The reason why our chickens’ favourite place in hot weather is the bush outside our bedroom window is because the soil under the bush is in the shade and loose enabling them to have a wonderful time ‘bathing’ in this dirt, to access the cooler earth below. Chickens use dust baths to reduce their body temperatures as well as to help deal with mites or lice that might be bothering them. Even if you do not have a very large chicken coop, it is important that you provide access to a dust bath. Loose dirt or sand is best in hot weather so that they don’t have to use up too much energy trying to create an appropriate dust bath.

    5. Bucket of water or hose just in case!

    If you notice a particular chicken really struggling in the hot weather, panting and drooping, then give them a quick dip in a bucket of water, making sure you keep their head above the water! Sometimes a chicken just won’t do what it should to keep cool and decide that the hottest part of a chicken coop is the best place to sit. If possible, block of these areas so they simply can’t make bad choices! Sometimes forcing them to cool down may be necessary to save their life. Some backyard chicken owners like to spray their chickens with the hose or use a mister to keep them cool. It’s quite fun to watch chickens enjoying the relief from the hot weather.

    Helpful Links:

    • UK Department for Environment Food and Rural Affairs – Heat Stress in Poultry
    • View our range of chicken coops at Royal Rooster which offer great ventilation in hot weather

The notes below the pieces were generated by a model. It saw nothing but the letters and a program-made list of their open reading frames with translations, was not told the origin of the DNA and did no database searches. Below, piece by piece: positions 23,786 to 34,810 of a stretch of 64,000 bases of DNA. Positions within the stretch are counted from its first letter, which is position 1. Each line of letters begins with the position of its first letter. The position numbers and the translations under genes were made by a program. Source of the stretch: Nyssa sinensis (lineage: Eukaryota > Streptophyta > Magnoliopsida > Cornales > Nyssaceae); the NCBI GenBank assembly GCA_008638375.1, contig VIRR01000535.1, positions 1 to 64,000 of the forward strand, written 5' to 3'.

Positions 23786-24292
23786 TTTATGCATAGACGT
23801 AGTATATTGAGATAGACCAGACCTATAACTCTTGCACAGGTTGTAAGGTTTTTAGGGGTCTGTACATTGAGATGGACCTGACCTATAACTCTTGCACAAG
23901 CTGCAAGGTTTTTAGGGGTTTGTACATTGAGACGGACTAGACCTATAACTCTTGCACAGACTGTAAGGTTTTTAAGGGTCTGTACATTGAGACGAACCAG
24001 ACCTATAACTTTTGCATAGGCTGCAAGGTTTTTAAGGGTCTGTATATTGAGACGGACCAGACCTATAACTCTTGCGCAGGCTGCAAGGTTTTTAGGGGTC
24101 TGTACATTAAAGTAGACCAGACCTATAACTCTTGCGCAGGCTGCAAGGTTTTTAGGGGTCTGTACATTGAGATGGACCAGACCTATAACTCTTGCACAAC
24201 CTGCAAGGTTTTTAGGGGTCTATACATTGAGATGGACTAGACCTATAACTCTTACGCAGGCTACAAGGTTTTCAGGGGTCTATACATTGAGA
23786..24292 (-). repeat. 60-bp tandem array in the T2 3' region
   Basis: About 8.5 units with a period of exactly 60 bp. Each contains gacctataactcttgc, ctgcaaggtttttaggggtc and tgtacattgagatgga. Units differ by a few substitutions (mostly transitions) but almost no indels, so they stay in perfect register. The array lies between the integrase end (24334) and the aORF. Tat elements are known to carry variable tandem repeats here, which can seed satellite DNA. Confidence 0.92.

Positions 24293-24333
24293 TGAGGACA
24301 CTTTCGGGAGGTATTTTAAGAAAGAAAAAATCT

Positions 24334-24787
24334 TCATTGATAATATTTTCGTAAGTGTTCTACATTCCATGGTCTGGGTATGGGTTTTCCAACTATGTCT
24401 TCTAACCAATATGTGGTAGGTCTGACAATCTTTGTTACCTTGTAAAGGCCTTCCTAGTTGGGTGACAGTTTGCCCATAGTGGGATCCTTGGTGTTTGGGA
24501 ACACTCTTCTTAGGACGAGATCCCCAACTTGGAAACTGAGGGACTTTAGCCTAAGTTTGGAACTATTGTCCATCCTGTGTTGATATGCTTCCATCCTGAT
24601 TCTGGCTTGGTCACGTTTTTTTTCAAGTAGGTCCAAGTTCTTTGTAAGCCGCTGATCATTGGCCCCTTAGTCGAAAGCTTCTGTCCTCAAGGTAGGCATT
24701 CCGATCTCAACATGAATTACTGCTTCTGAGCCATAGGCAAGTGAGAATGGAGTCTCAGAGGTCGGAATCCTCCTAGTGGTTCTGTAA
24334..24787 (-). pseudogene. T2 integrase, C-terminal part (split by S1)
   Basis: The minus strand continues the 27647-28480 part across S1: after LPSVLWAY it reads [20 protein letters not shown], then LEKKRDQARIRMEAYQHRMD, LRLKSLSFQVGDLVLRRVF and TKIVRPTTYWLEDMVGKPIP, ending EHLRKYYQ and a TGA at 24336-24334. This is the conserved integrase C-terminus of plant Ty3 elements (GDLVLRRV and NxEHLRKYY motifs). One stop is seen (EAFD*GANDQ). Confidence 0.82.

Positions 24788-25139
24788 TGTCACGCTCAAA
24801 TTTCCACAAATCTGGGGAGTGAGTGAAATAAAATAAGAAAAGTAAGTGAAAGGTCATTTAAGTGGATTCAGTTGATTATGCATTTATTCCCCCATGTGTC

(Article updated November, 2016)

  • Why it's Crucial to Ventilate your Chicken Coop

    Most backyard chicken owners will realise the importance of having their chicken coop well ventilated in hot weather. Fewer would realise that ventilation is still very important when it's freezing outside and even when snow is falling!

    coop with weather panels A chicken coop with protection in winter but still adequate ventilation.

    Chickens generate a great deal of moisture, both from the water vapour from their breath as well as from their manure. It may not occur to you that chickens don't really urinate as such, but produce very moist manure. Chicken manure is 75-80% moisture. They produce much more moisture than many would expect. As such, their chicken coops can easily get quite humid from the heat and moisture they produce. Damp air holds germs and viruses which can then lead to respiratory problems in your chickens.

    Ventilation in Winter

    Respiratory illness and frostbite on a chickens’ comb or waddle are the biggest issues that result from not having adequate ventilation in a chicken coop during winter. Chickens can actually cope quite well in very cold temperatures if the air in their chicken coop is dry. If you live in such a cold climate that you think insulation of your chicken coop is necessary, then it's even more important to make sure you have enough ventilation as insulating your coop can trap moisture and actually make the situation worse for frostbite. Chickens actually wear a heavy feather coat in winter, so unless you live in a very cold area, then insulation is not often necessary.

    Ammonia Fumes

    Unless you want to be removing all the manure as your chickens make their 'deposits' then there will be some ammonia released into your chicken coop. Ventilating your coop takes away the ammonia which can cause damage to the tissues of a chicken's respiratory system at surprisingly low levels. If you can smell the ammonia, then more ventilation is needed. A mobile chicken coop is also a good solution as moving the coop to new areas, means that there is not the opportunity for the mature to build up to such a degree.

    Draft versus Adequate Ventilation